Tales From The 'Cryptsmas': Exploring The Scary Stories Of The Christmas Season
Halloween is likely a distant memory as you amble around crossing off those final items on your holiday gift list.
But even though yuletide decorations abound and the sound of Santa’s sleigh is heavily anticipated, the history of telling ghost stories during the Christmas season is a tradition many also celebrate.
After all, ‘tis not the season without the Grinch and how he stole Christmas.
Enduring his malevolence during the Christian holiday has been a rite of passage for millions over the last 60 years as Theodor "Dr. Seuss" Geisel published the original children’s story in 1957.
Viewed widely by many as a simple re-telling of Charles Dickens’ “A Christmas Carol,” Dr. Seth Lerer said it’s anything but, as the Grinch is a goblin.
“He is a very scary alien threat.”
Lerer is a professor at the University of California San Diego and specializes in children’s literature.
He said to understand “How The Grinch Stole Christmas,” it’s necessary to appreciate the era in which it was written.
“If we understand what’s going on in American in the late 1950s, there’s a great fear that somebody’s going to come in and steal our Christmas,” said Lerer. “Somebody’s going to come in and expose our lives as somehow more fractured and more insecure than they really are.”
Where did the legacy of telling ghost and goblin stories during the Christmas season come from, anyway?
Hint: Across the pond.
According to creative writing professor Colin Dickey, “The most famous Christmas story we have is a ghost story and conversely the most famous ghost story we have is a Christmas story.”
Dickey said an older example than Dickens’ tale of the centuries-old tradition can be found in Shakespeare’s play, “The Winter’s Tale.”
“There’s a line in the play: ‘A sad tale’s best for winter. I have one of sprites and goblins.’ So, there’s this idea that it’s the dead of winter when you tell these stories about ghosts and little creatures,” said Dickey.
Four-hundred years past Shakespeare is a long tradition. But have you ever heard of Krampus?
According to the movie trailer for the 2015 film “Krampus: The Reckoning,” “Krampus the Christmas devil is contrary to the different variations of Santa Claus who’s said to reward good children. Krampus is sent to punish the evil ones.”
Arizona-based indie filmmaker Robert Conway has several movies to his credit, including that film and two others devoted to the Christmas ghoul.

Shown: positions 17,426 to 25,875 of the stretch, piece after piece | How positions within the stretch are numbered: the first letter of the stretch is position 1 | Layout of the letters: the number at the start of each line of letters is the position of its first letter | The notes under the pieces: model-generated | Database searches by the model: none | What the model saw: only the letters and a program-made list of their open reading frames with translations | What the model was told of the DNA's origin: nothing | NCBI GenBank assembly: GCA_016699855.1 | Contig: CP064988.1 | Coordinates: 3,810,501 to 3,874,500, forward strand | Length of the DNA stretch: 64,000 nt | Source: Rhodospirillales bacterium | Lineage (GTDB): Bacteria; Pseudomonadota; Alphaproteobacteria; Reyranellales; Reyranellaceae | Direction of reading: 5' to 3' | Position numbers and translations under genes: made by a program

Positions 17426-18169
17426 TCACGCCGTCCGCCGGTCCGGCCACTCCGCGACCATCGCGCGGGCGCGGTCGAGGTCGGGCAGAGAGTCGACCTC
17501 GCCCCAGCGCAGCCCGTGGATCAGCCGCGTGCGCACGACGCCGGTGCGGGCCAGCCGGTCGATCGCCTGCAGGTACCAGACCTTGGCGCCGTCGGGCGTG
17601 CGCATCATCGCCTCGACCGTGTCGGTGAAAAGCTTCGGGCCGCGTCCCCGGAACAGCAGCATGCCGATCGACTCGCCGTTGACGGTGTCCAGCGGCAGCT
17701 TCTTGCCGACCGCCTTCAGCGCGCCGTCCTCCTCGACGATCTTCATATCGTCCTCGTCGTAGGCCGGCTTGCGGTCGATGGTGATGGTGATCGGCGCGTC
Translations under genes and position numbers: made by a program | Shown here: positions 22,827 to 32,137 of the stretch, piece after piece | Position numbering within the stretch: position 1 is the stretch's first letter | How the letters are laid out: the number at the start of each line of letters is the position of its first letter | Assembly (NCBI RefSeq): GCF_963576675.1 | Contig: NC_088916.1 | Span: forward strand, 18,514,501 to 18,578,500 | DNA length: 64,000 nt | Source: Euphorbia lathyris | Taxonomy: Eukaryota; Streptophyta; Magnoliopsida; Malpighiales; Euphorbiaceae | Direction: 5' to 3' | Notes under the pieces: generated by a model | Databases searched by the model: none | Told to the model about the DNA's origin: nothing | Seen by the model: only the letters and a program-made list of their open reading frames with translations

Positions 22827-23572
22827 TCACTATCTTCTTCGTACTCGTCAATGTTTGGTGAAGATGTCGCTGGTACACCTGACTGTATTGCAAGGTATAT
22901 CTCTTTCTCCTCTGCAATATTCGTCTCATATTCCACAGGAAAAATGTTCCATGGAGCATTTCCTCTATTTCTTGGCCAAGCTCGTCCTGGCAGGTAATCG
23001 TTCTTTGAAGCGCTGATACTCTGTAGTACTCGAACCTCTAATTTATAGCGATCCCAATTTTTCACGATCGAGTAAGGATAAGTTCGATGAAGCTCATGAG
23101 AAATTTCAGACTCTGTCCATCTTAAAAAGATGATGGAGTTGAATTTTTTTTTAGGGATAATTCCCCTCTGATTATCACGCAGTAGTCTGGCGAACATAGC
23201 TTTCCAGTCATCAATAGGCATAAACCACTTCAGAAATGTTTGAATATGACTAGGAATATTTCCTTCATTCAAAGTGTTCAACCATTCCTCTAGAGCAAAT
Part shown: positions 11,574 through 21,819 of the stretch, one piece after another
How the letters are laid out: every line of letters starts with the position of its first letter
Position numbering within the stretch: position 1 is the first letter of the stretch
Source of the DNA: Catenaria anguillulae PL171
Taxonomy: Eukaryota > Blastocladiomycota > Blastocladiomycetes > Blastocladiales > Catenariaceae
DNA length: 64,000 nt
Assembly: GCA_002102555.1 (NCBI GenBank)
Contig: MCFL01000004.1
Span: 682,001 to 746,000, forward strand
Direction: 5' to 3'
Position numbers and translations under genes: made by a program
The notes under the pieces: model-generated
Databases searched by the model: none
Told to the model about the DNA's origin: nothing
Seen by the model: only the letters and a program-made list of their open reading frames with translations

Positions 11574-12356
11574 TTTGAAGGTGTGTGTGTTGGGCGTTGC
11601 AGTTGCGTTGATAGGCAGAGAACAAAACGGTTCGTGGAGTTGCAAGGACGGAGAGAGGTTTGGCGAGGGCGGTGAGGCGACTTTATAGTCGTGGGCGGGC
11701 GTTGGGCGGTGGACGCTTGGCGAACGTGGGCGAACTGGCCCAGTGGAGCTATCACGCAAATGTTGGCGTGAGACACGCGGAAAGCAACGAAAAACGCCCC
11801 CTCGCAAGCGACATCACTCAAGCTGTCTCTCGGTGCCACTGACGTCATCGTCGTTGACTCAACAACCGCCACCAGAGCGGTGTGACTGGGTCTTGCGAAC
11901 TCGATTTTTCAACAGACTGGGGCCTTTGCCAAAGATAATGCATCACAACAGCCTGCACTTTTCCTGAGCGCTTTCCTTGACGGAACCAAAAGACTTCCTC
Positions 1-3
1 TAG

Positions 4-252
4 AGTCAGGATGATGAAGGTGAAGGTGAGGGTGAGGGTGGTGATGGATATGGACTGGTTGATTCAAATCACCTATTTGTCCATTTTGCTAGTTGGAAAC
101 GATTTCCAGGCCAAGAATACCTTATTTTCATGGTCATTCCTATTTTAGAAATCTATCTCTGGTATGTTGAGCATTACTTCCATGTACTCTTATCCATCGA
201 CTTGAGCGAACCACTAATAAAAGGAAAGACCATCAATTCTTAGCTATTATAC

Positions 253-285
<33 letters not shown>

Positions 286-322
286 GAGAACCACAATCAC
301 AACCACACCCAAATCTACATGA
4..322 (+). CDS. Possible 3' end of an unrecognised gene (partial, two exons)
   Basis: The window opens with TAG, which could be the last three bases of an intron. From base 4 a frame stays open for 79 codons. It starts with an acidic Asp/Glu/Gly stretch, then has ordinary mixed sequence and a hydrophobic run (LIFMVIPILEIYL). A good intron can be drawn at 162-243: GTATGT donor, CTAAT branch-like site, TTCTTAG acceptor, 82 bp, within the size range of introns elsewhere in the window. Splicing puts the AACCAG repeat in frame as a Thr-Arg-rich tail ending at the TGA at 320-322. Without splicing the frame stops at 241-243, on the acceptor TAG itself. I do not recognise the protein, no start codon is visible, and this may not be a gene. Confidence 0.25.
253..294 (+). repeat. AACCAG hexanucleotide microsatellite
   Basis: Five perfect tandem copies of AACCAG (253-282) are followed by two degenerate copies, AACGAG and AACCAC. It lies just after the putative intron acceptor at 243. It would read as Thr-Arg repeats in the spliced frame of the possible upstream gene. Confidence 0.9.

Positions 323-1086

He recounted the memory of when the project started.
“My distributor actually — which it’s rare for anybody to call me on Christmas — was like, ‘What have you heard of Krampus?’ And I had no idea what he was talking about. I’m like, ‘What is that, some kind of rare ailment?’”
According to historians, the legend of Krampus dates back to pre-Christian pagan influences.
“So, I just started researching it and found it really fascinating. I mean the lore talked about this Germanic Christmas demon and there was this big Krampus culture in Europe where they would have these Krampus marches and Krampus walks where the adults dress up like this scary monster and scare the kids at Christmas time,” said Conway.
His interest in the historical significance of the scarier side of the holiday season is one of the many reasons he chose to make the trilogy of films. And his connection from filmmaker to audience resonates with many of their yuletide experiences.
“You know, in a weird way, I think a lot of people dread the holidays. So, I think Krampus kind of represents the manifestation of that underlying dread. You know, the added financial pressure, the difficulty of dealing with family. Krampus is kind of an escape because the family gets torn to shreds by a monster. Your annoying uncle gets ripped apart by the Krampus,” laughed Conway.
So have you been nice or naughty this holiday season?
If history is any judge, the tag on a gift in your stocking might read either "Merry Christmas," or "Merry Cryptsmas.”
Listen to in-depth conversations with those featured in this story on KJZZ's “Word,” a podcast about the literary arts in Arizona and the region.